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What a Difference a Year Makes

When asked to identify their strengths during Marty Parker's tutorial session, "Comparing UC Options and Vendors --Who's Offering What?," most of the vendor panelists didn't talk about technology, but instead mentioned their ability to provide a solid ROI and TCO, as well as their ability to integrate and optimize business processes.

Each of the keynote presentators spent considerable time discussing customer examples and the payback from these implementations - with real, hard numbers, not just soft benefits. The speakers also talked about their specific capabilities and offerings in the context of the business value provided. As Cisco CTO Padmasree Warrior noted, collaboration is one of the technology-driven strategies that doesn't end with the technology - it has to extend to an organization's business processes.

Avaya CEO Kevin Kennedy's presentation included a demo about a cable service provider that needed to reduce costs, manage high call volumes, optimize outsourcer contracts and consolidate and centralize applications, while managing and reducing variable costs by automating routing to the appropriate outsourcer based upon contract agreements. The solution was intelligent customer routing on Avaya Aura with internal and external SIP routing, plus Avaya Voice Portal for targeted customer self service. The intelligent customer routing application provided annual savings of $11 million and payback in less than 3 weeks.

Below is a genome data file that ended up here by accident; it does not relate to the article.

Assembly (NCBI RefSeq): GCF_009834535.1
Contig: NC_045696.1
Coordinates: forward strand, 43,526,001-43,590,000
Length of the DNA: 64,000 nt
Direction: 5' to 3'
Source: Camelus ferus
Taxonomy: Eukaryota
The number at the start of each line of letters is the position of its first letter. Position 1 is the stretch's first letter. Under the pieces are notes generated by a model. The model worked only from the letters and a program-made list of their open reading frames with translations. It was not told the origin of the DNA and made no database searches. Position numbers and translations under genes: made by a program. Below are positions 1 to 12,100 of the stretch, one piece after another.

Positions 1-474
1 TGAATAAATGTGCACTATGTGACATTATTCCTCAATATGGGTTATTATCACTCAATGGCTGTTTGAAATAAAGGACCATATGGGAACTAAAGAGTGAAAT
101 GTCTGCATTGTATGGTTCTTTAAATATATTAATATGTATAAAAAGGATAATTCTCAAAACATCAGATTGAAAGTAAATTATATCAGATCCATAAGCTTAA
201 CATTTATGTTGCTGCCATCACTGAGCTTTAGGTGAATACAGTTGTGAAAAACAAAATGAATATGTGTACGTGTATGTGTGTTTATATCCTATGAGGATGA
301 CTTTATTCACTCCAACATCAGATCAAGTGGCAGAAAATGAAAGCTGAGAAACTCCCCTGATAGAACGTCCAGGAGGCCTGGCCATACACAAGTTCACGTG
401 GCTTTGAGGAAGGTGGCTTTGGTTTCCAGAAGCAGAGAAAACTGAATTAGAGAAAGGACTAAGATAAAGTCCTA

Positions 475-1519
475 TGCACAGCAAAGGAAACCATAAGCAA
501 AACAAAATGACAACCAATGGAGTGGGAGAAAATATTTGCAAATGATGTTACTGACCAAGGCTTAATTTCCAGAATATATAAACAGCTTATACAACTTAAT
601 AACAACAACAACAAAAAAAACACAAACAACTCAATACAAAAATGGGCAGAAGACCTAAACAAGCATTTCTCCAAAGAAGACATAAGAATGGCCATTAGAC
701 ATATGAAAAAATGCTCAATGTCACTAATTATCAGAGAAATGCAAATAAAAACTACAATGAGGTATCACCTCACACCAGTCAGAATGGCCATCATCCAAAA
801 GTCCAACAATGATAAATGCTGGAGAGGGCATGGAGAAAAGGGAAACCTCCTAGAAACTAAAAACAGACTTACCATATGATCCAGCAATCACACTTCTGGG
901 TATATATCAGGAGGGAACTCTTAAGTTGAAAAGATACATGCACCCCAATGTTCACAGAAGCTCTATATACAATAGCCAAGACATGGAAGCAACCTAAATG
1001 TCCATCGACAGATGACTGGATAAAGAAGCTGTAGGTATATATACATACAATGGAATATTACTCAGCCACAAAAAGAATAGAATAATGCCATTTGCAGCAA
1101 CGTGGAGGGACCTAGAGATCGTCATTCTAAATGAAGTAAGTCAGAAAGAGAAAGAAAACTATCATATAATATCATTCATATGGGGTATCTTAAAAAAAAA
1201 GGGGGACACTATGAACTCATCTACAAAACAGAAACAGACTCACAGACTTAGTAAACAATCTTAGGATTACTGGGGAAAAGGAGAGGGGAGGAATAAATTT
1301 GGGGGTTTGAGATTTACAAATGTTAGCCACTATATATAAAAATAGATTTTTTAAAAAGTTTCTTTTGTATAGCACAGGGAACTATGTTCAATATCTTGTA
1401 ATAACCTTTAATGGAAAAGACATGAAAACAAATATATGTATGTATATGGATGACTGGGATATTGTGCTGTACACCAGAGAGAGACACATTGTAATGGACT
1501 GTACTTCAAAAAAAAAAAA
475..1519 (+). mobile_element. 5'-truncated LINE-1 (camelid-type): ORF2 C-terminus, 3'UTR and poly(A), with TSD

During Gurdeep Singh Pall's keynote, Microsoft customer Swisscom discussed how it used UC to shorten its sales cycle up to 20%, while increasing worker productivity by 20 minutes a day, enabling workers to focus on their core business.

In addition to giving several customer examples, Bob Piccioni, General Manager, IBM Software, discussed how IBM's Academy of Technology used UC for virtual meetings. By using web conferencing and point-to-point video, IBM was able to save $17 million in telephony costs, and $105 million in travel expenses. Piccioni noted that the real value was in being able to attain a globally integrated enterprise, using collaboration to support the company and its partners globally.

James O'Neill, CEO of Siemens Enterprise Communications, explained how Siemens deployed Openscape UC servers in its 21 North American offices for 2,000 employees including 500 teleworkers, and attained a 134% ROI payback. O'Neill said that Siemens anticipates $20 million in hard savings over the next five years and a 70% cost reduction for teleworkers, plus $17 million in indirect savings from more efficient daily communications, easier expense management and leaner support operations.

Kraft Foods is using UC to help enable the office of the future, according to Thomas Behnke, Global Network Services Manager and Architect, Kraft Foods. Working with Avaya to integrate UC with the iPhone for full UC collaboration, Kraft is saving money through reduced infrastructure costs and moving from TDM carrier services to SIP.

Why is all of this so important? It proves that the UC industry has moved beyond the "what" to the "why" and "how" - there are real users, real implementations, and more importantly, real results. While we're experiencing a challenging economy, companies are still finding value from UC, and the technology is paying for itself in most cases. The examples provided throughout VoiceCon highlighted hard dollar savings, not just the soft, intangible benefits that we know UC provides.

We've come a long way in the few short years since UC hit the scene, and the user examples presented at VoiceCon offer proof that the benefits and value of UC is real. What a difference a year makes!